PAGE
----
So, what is a system in the automotive electronics field, which is the core topic of this blog?

It is expected that most readers of this article are working in embedded system development at electronics companies. And what we are developing is an embedded ‘system’.

Dictionarily, an embedded system is defined as ‘an electronic control system that combines computer hardware and software to perform a specific function.’ The embedded system we develop can be analyzed as follows.

  1. Goal, Objectives: Embedded systems exist to provide specific services or achieve goals. This represents the core functionality that the system must provide.
  2. System Elements: The system consists of software, hardware, mechanical components, etc. Each element performs a specific function, and their integration implements the functionality of the overall system.
  3. System Behavior: Indicates the dynamic capabilities of the system. It explains how an embedded system works and how its elements interact to achieve overall functionality.
  4. System Properties: Refers to the static properties of a system, which indicate the overall characteristics and performance of the system.
  5. System Boundary: Define the scope of development. This is based on the development requirements received from the customer.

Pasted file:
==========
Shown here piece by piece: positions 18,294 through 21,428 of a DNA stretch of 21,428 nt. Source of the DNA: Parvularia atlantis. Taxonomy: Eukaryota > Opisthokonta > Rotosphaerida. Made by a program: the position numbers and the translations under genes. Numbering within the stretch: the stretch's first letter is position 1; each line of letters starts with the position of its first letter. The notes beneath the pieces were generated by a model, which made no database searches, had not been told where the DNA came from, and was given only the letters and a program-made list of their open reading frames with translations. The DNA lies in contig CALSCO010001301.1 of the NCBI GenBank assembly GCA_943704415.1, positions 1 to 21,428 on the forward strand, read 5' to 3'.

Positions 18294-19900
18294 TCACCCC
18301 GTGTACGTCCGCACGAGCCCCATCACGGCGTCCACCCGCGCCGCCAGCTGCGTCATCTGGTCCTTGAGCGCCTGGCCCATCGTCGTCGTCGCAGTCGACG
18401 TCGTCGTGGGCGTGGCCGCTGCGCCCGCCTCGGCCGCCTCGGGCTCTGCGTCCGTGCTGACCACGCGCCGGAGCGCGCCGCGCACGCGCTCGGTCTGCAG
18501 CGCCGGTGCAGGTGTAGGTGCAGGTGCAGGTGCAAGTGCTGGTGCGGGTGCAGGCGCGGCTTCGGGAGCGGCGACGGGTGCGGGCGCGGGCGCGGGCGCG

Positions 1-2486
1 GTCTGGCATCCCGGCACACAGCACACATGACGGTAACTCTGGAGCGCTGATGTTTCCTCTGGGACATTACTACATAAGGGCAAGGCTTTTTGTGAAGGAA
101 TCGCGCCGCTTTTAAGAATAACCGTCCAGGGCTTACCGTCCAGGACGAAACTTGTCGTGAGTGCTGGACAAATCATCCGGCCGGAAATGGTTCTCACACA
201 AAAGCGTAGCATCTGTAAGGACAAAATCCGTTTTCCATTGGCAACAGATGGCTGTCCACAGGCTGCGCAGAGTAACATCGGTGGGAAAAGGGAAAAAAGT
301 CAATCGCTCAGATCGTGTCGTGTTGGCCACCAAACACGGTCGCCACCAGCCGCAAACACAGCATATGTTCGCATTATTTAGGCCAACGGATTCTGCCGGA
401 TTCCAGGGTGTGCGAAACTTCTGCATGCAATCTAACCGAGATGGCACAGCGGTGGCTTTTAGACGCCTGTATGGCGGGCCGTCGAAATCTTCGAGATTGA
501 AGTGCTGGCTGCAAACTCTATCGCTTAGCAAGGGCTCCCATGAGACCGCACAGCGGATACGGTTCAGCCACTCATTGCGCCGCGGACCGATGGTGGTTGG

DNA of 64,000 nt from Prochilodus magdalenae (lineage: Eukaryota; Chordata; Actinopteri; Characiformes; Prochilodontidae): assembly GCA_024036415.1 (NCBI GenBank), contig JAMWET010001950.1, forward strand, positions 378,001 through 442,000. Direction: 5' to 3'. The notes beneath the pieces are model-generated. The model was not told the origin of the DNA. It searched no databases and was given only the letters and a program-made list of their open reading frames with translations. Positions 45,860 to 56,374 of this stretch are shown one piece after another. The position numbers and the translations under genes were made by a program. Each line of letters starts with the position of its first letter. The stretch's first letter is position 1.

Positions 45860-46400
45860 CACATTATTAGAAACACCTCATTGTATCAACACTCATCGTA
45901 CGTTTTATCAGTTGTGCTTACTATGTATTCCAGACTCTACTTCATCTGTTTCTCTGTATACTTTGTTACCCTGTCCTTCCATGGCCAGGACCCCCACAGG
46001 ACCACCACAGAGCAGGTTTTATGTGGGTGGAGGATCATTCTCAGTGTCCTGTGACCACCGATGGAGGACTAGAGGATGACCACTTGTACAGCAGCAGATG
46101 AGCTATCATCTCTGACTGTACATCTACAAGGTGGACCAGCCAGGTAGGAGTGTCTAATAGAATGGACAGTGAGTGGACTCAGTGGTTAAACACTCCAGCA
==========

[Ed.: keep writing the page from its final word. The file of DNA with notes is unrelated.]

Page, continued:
6. System Context: Includes the external environment with which the embedded system interacts. It describes the relationships and interactions between the system and external elements.
  7. Feedback Mechanism: Refers to internal control mechanisms such as failure handling. This ensures that the system operates predictably and reliably.

In order to properly develop the system to be developed through these concepts, the following information is required.

  1. System Features: Clearly define the services the system must provide or the goals it must achieve. This determines the main functions and roles of the system.
  2. System Context: Includes the environment in which the system operates and describes the interactions between the system and external factors. This is important to understand external influences on the system.
  3. System Boundary: Define the scope and responsibilities of the system. Distinguish between the internal components of a system and its external environment.
  4. External Interfaces: Define the inputs and outputs of the system. It clarifies the interaction between the system and external systems or the environment.
  5. Item Level Functional Requirements: Specifies the specific functions the system must perform. It defines how the system should work.
  6. Item Level Non-Functional Requirements: Specifies non-functional characteristics of the system, such as performance, stability, security, etc. This includes requirements related to the quality of the system.
  7. Preliminary Architecture: Design the basic components of the system and the relationships between them. This determines the overall structure of the system.